Reflecting on performing experiences
“Celebrate what you’ve accomplished, but raise the bar a little higher each time you succeed.” – Mia Hamm
Concerts can be a really brutal experience if you let them take that form. However, there is a pleasant outlook on concerts that I choose to take. There comes a point where you as the teacher cannot do any more than you have done to prepare students. You need to accept the progress that has been made and the result of everyone’s work and let the students enjoy their concert experience. I like to think of the concert experience as a celebration of the students’ work in the classroom rather than a test to see how well they can do something. If you and your students think of it simply as a presentation and celebration of what you have learned because you (collectively) want to share it with the community, that is significantly more enjoyable for everyone than trying to play everything perfectly. Newsflash: no one is ever going to play something “perfectly”. Mistakes are going to happen on your concert stage. However, there is a point as a teacher where you need to let the reigns go, tell the students to have fun and trust that they are going to do all (ok… most) of the things they worked so hard to create in the first place. I always tell my students to celebrate themselves and their teammates on stage. Without fail, the last thing out of my mouth before we begin a concert is “Have fun- you deserve it.” While I acknowledge that this mindset is not appreciated by everyone, I have found that students are more relaxed, focused, and self-motivated to do well when you let them take control of their work. An example: we were recently in Disney World performing a set at Disney Springs. We were playing Leroy Anderson’s Plink, Plank, Plunk! In the middle of the song, perfectly timed, one of my principal violinists whistled. I had a choice: be mad that he inserted a perfectly timed, slightly hilarious, and stylistically appropriate whistle when I didn’t ask him to. Or… enjoy the fact that the audience got a kick out of it and he was enjoying himself enough to “liven things up” as he put it. While I acknowledge allowing your students to do things like that can be a slippery slope, I kind of loved it. He was enjoying himself on that stage so much that he wanted to let others feel his joy and excitement. He was doing what I told him to do- having fun!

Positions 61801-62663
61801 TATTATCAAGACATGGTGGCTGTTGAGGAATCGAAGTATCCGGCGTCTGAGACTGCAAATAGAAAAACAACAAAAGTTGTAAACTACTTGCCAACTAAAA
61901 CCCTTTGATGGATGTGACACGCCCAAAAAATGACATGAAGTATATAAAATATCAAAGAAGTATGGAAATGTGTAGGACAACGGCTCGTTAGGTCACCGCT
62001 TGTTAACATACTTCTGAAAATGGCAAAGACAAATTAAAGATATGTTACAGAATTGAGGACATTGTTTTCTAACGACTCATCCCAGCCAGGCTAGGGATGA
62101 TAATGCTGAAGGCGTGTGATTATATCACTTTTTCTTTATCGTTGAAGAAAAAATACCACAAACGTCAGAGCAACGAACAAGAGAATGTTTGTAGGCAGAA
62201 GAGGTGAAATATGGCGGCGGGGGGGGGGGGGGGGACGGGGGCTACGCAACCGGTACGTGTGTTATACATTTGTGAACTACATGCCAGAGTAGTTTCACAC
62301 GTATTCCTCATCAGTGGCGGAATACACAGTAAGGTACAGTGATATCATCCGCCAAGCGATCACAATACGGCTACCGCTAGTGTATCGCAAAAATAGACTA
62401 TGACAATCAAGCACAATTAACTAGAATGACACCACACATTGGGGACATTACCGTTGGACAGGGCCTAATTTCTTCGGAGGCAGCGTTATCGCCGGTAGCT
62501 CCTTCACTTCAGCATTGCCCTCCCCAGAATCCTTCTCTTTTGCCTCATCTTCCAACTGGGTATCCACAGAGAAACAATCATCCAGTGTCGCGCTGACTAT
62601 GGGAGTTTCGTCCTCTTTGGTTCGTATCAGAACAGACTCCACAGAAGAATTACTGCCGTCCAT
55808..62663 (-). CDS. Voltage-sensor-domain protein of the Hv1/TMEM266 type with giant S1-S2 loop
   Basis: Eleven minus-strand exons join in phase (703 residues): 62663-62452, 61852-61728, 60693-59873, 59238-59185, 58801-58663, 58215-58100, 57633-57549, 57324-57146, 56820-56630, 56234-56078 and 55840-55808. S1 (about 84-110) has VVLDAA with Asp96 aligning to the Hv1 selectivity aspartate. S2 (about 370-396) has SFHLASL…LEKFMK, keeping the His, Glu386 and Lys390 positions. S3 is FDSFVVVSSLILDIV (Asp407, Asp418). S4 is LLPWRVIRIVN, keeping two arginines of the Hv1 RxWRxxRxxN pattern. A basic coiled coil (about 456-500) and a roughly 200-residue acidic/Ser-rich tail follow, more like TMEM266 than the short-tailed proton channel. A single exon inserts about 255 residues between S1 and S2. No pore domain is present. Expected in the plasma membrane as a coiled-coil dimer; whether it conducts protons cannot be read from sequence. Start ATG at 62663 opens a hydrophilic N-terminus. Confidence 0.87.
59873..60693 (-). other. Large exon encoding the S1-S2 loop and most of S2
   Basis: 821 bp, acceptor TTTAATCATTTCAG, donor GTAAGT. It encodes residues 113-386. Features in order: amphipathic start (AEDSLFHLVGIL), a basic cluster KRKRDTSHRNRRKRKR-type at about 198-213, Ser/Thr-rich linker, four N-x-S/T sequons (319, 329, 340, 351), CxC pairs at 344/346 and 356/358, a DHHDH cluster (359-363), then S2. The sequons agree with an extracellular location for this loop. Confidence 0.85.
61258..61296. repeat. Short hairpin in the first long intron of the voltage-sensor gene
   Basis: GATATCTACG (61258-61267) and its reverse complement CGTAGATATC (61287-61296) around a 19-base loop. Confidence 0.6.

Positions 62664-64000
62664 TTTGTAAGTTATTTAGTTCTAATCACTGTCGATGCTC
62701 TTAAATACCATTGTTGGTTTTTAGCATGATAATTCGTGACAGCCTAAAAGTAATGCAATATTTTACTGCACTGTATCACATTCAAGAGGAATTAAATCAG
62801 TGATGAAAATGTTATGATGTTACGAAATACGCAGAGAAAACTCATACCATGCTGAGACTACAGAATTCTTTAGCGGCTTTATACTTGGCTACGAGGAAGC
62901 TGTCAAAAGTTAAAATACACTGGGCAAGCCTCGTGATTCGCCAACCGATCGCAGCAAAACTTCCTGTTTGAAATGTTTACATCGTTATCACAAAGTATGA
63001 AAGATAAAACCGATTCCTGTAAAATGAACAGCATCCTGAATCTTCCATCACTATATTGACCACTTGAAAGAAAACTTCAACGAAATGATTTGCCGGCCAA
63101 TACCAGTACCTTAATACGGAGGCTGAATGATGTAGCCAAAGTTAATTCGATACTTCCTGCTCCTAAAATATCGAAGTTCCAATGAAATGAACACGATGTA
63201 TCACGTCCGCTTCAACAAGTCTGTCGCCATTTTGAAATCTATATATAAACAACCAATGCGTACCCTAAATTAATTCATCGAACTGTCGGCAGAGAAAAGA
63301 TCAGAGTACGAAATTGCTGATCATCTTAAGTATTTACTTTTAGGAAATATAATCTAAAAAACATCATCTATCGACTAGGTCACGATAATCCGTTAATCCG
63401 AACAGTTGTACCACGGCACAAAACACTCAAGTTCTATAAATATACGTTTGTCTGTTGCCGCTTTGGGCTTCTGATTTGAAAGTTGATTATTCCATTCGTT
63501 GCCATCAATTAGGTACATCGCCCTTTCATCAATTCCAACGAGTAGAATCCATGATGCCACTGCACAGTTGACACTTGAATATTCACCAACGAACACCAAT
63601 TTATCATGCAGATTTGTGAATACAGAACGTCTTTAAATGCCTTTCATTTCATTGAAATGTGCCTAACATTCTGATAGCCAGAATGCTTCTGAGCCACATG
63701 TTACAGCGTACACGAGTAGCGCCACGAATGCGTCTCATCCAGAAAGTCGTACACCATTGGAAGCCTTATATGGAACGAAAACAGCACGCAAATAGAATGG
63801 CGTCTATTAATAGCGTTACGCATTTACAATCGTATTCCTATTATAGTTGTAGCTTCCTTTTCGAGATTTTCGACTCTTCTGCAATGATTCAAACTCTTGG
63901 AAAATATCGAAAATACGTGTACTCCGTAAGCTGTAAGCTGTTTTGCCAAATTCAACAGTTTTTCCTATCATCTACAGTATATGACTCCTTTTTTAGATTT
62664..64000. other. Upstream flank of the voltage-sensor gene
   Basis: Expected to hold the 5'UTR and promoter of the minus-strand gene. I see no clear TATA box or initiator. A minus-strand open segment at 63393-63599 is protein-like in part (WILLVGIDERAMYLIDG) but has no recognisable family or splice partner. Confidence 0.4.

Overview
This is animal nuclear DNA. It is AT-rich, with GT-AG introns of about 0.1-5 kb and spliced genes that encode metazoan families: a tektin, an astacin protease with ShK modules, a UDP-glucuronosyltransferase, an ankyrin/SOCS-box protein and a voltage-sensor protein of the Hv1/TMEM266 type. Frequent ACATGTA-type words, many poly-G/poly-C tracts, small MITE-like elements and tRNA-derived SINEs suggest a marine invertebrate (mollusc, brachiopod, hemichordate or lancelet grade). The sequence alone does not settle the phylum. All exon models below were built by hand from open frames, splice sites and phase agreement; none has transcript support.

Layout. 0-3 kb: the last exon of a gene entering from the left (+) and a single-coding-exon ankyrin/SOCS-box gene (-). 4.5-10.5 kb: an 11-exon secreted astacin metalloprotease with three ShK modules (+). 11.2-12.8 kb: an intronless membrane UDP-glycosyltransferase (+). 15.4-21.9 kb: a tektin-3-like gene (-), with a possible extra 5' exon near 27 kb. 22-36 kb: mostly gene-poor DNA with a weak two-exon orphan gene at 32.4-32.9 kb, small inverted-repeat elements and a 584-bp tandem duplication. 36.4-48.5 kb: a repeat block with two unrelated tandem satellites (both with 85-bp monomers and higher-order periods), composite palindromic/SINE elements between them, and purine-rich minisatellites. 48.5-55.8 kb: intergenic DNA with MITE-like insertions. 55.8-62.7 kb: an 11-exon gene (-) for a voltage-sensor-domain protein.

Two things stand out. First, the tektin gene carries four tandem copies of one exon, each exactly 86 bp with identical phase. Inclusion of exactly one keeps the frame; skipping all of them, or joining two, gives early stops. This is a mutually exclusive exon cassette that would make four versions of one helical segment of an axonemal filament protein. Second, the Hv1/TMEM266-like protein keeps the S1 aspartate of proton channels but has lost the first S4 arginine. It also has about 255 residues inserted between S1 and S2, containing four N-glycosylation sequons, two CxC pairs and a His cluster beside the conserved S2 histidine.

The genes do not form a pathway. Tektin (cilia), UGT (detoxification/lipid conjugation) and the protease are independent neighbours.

Expressing gratitude and creating a culture of kindness
“Showing gratitude is one of the simplest yet most powerful things humans can do for each other” – Randy Pausch
As an adult and educator that continues to gig in my spare time, I have found that I want to work harder for my friends and colleagues that are genuine about their gratitude towards me. Most of my gigs are compensated but some of them aren’t. The reason I choose to play gigs for free is that I am willing to do favors for those who are good to me and thank me for my work. It’s clear they value me as a person and musician and therefore, I’ll try my best to help them with their needs. I thought about this one day and realized the same was most likely true for students. At the end of my lessons, rehearsals, and concert, I make it a point to thank my students for their work. I thank them in class and I send home an email. Excessive? I don’t think so. I think it is important to make the students feel valued for the work they put in. I realize there are always going to be those few students who don’t add much to the ensemble, don’t practice, etc. However, the majority of students, at least in my experience, really do put in a significant amount of effort in some form. Maybe not everyone is practicing an hour a day but there are students who plan social events, do extra gigs, help me recruit and retain students, etc. There is a lot that goes on in a music program. I can’t do it without the help of many others, especially my students, and I use the concerts as an opportunity for me to show gratitude towards them for their work. We are a team and while I am the leader of that team, I’m still a member of the team just like they are and we need to take care of our team members.
That being said, concerts are learning experiences and should also be treated as such. I always record my concerts and have students do a reflection of their work. Perhaps the most important aspect of the reflection isn’t picking out what wasn’t correct but rather the element of goal setting. I always have students set a goal they’d like to see accomplished by the entire ensemble and then themselves. I’ve gotten fancy in past years and had students do rating scales that I could then quantify and give stats on. I’ve also just had them write a paper. Regardless of what they come up with or how you do it, the reflection piece of performing is crucial and I have found it to make a huge difference. Explore the various options and see what works best for your ensemble.